The all-new Audi RS 4 Avant 2018 takes a different tack to its V8-powered predecessor, with a twin-turbo V6 drivetrain.
The all-new Audi RS 4 Avant 2018 model has arrived on sale in Australia, with the high-performance station wagon hitting showrooms with a lengthy standard equipment list and a ramped up go-fast drivetrain.
The new-generation model is powered by a 2.9-litre twin-turbo V6 petrol engine producing 331kW of power and 600Nm of torque, with all models using an eight-speed tiptronic automatic transmission and quattro all-wheel drive. Fuel use is rated at 8.9 litres per 100 kilometres.
The new twin-turbo V6 model is priced at $152,900 plus on-road costs, which represents a slight hike over its V8-powered predecessor, but Audi claims to have added $22,000 of extra equipment.
Standard inclusions offered in the RS 4 consist of 20-inch alloy wheels, red RS brake calipers, an adjustable sports exhaust system, Audi’s sport differential, adaptive sports suspension, LED headlights with LED daytime running lights, adaptive rear LED indicators and tinted rear windows with acoustic front glass.
Standard interior kit includes Audi’s Virtual Cockpit 12.3-inch driver info screen with configurable RS display mode, an 8.0-inch tablet media screen with sat nav, Bluetooth phone and audio streaming, Apple CarPlay and Android Auto phone mirroring, DAB+ digital radio, and a stonking 19-speaker Bang&Olufsen stereo system.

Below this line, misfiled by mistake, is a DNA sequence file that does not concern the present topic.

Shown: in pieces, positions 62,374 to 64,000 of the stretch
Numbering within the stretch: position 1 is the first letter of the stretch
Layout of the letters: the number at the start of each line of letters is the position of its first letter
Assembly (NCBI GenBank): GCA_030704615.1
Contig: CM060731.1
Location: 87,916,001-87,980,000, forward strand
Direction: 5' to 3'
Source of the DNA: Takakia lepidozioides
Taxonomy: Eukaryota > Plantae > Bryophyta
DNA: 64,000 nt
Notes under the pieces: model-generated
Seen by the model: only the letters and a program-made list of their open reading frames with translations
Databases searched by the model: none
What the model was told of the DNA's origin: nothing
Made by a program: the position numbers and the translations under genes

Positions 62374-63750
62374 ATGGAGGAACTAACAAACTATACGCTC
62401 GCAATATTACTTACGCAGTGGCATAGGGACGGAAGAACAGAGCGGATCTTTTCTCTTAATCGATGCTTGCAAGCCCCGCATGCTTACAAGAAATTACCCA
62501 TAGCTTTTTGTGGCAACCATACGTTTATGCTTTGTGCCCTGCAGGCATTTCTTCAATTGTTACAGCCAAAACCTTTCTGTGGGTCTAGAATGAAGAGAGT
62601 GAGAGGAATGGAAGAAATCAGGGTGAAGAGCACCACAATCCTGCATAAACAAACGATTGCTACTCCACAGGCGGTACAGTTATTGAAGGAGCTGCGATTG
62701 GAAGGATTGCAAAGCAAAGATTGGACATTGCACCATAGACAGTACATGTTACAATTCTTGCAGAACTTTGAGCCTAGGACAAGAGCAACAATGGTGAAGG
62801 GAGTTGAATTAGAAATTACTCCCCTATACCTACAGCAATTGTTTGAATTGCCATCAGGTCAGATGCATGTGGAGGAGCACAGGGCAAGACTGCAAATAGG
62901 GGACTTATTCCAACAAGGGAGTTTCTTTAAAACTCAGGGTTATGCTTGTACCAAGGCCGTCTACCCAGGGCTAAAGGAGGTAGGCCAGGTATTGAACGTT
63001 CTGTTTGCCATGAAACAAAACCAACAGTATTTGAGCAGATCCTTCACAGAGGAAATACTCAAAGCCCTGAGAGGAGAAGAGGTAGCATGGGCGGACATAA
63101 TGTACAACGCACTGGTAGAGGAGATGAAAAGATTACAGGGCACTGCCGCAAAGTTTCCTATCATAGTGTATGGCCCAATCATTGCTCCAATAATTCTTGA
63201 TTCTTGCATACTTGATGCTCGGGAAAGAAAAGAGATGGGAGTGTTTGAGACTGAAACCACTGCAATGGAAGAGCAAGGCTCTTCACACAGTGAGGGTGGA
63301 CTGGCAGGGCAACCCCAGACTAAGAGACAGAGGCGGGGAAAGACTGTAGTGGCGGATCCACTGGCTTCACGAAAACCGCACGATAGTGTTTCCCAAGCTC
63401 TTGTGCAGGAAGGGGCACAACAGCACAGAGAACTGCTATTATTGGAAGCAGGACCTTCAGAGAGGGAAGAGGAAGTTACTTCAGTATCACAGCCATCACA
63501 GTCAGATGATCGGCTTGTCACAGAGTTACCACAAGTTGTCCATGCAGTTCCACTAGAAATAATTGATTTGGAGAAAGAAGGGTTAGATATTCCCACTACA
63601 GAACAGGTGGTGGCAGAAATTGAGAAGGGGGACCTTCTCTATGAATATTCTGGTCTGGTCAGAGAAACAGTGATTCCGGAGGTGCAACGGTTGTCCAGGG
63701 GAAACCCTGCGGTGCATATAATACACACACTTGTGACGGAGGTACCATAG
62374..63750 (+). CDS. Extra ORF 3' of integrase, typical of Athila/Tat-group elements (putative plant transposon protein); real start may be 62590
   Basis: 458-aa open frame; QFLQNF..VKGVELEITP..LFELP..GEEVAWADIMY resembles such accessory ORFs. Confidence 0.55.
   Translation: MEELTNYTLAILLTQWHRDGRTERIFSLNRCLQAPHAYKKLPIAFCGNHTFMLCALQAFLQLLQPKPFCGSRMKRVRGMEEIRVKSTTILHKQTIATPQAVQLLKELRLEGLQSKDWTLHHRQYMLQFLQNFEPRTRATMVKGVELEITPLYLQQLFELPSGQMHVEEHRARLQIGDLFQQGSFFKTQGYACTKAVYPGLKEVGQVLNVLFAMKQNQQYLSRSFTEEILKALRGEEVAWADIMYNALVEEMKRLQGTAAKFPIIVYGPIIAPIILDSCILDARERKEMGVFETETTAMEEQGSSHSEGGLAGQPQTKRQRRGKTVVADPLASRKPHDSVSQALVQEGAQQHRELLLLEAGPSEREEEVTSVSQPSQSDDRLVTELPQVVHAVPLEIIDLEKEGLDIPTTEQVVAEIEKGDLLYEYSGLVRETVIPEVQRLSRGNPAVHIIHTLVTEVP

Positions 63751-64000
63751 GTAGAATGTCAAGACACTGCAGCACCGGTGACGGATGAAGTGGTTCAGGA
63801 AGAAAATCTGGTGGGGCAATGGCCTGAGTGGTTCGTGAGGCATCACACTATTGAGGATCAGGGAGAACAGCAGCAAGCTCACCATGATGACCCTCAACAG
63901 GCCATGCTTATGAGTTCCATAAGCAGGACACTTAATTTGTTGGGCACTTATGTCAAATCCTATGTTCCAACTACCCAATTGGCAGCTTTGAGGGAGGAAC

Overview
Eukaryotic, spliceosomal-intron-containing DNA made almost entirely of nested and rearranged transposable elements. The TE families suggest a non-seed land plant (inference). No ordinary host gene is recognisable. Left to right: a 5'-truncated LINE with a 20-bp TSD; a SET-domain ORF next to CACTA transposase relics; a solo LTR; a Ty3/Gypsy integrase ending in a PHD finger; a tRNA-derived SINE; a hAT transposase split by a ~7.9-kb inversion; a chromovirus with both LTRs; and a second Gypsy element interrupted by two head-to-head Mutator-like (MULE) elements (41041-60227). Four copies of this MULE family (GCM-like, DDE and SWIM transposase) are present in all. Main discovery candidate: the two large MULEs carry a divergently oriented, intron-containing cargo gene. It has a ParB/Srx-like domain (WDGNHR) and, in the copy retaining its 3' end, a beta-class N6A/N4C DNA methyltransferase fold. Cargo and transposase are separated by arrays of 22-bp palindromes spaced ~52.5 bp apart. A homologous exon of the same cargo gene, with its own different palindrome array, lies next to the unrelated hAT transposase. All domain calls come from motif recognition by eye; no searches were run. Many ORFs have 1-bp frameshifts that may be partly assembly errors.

The new twin-turbo V6 model is priced at $152,900 plus on-road costs.
The front sports seats with Nappa leather trim and honeycomb quilting (which apparently mirrors the design of the grille mesh) also feature bolster adjustment, massage function, memory settings for the driver’s seat and electric adjustment and heating for both sides. There is an ambient lighting system with 30 different colour options, too.
A panoramic sunroof is fitted as standard, but for hot areas of the country it can be deleted if the buyer so chooses. Smart key entry and push-button start is standard, and there’s an auto tailgate with gesture control.
The standard safety equipment list includes Audi’s pre-sense front system with auto emergency braking (AEB) with pedestrian detection (which works up to 85km/h), plus a 360-degree camera with reversing camera and front and rear parking sensors. Plus the traffic jam assist system, which debuted in 2015 on the Q7, uses two radars to read the road ahead – even scanning in front of the car directly in front.
There’s active lane-keeping assist, lane departure warning, blind-spot monitoring, adaptive cruise control, turn assist (which will stop you from driving through an intersection if the car doesn’t think you’ll make it), auto high-beam lights, rear cross-traffic alert (with audible, visual and physical notification – it can jolt the brakes if you aren’t paying attention), multi-collision braking (which will stop the car if you have an accident to prevent further mishap).
There’s also Audi’s clever “exit warning system” that will flash the ambient lights if an occupant is about to open their door into the path of oncoming cars or cyclists.
Audi claims to have already taken 100 pre-orders on the new-generation Audi RS 4, which would indicate the model is well on its way to being the best-selling Avant version of the RS 4 since the model first went on sale in 2000.
The best sales result for the Avant to date is the previous-generation ‘B8’ RS 4, which accounted for 243 sales.